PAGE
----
NEW YORK -- The U.S. wire-transfer company Western Union admitted that a computer file with thousands of customers' personal information was seen by an unauthorized party.
The New York Post said personal data from more than 20,000 people had been viewed. Western Union said the file "containing this information was viewed by an unauthorized party but (we) have no evidence that it was downloaded or copied."
The viewed file included customers' names, phone numbers, addresses and credit card information, the Post said.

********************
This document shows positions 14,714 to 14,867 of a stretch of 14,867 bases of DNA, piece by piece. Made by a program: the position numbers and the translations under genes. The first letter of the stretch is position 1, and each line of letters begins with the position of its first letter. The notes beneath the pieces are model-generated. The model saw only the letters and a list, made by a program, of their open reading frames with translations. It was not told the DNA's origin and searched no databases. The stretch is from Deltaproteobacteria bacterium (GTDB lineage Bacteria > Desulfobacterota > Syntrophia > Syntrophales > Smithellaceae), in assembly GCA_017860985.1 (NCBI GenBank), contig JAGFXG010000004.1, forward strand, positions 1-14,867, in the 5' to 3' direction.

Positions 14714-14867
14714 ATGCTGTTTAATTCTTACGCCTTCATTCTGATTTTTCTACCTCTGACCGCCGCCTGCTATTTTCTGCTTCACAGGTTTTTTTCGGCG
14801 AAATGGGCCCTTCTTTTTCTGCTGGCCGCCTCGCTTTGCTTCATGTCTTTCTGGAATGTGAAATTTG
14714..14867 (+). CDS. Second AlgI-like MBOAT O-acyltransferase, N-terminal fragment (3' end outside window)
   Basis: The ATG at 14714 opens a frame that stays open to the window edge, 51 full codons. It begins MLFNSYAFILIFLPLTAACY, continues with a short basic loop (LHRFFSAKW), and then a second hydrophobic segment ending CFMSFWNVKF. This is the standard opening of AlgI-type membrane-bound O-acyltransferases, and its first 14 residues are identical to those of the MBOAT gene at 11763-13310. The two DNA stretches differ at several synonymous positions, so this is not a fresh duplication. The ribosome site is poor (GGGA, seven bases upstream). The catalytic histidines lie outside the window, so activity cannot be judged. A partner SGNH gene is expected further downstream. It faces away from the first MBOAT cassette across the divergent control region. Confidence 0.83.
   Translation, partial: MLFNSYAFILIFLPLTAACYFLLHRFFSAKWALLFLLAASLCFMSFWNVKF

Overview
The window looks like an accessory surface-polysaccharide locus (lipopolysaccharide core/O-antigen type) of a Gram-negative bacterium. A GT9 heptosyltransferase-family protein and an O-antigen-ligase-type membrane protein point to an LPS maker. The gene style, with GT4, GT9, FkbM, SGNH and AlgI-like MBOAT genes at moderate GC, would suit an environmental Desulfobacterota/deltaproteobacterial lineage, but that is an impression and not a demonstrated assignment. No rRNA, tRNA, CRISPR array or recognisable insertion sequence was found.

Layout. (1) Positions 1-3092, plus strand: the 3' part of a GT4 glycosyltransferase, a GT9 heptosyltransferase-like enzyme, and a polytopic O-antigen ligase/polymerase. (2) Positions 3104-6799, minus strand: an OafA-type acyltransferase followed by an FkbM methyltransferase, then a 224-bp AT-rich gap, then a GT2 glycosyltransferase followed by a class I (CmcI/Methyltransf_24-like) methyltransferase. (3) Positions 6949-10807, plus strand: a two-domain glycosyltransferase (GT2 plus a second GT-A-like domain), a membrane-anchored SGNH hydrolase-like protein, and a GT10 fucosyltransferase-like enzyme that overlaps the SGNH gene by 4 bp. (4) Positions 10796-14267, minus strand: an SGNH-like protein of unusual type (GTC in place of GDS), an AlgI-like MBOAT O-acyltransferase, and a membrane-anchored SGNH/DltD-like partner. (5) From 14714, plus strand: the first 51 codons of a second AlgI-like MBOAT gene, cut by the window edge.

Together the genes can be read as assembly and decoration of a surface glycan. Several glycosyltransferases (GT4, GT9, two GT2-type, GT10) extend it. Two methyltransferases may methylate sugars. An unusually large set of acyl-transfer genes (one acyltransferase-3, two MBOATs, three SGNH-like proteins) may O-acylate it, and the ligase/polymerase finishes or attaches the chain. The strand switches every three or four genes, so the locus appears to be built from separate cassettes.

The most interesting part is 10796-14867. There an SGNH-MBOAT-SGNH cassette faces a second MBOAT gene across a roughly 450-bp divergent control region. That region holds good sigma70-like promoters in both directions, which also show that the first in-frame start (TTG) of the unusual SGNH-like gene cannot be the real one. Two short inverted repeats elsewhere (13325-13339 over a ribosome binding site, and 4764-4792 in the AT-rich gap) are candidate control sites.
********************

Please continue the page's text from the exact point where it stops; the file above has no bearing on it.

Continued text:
Company spokeswoman Sherry Johnson said Western Union's security measures "allowed us to detect the unauthorized access in a very short period of time and, upon detection, to immediately shut it down."
The Post, in a report Tuesday, said the incident occurred in May and Johnson told the newspaper none of the information had been used for illegal purposes since then.
The Post said that Western Union began informing its customers of the theft July 6 and has offered those customers targeted by the crime a free year of credit monitoring.
Johnson said Western Union was working with federal and local authorities in the investigation of the incident.
"I can assure you that consumer data security is of the utmost importance to Western Union," Johnson said in a statement.
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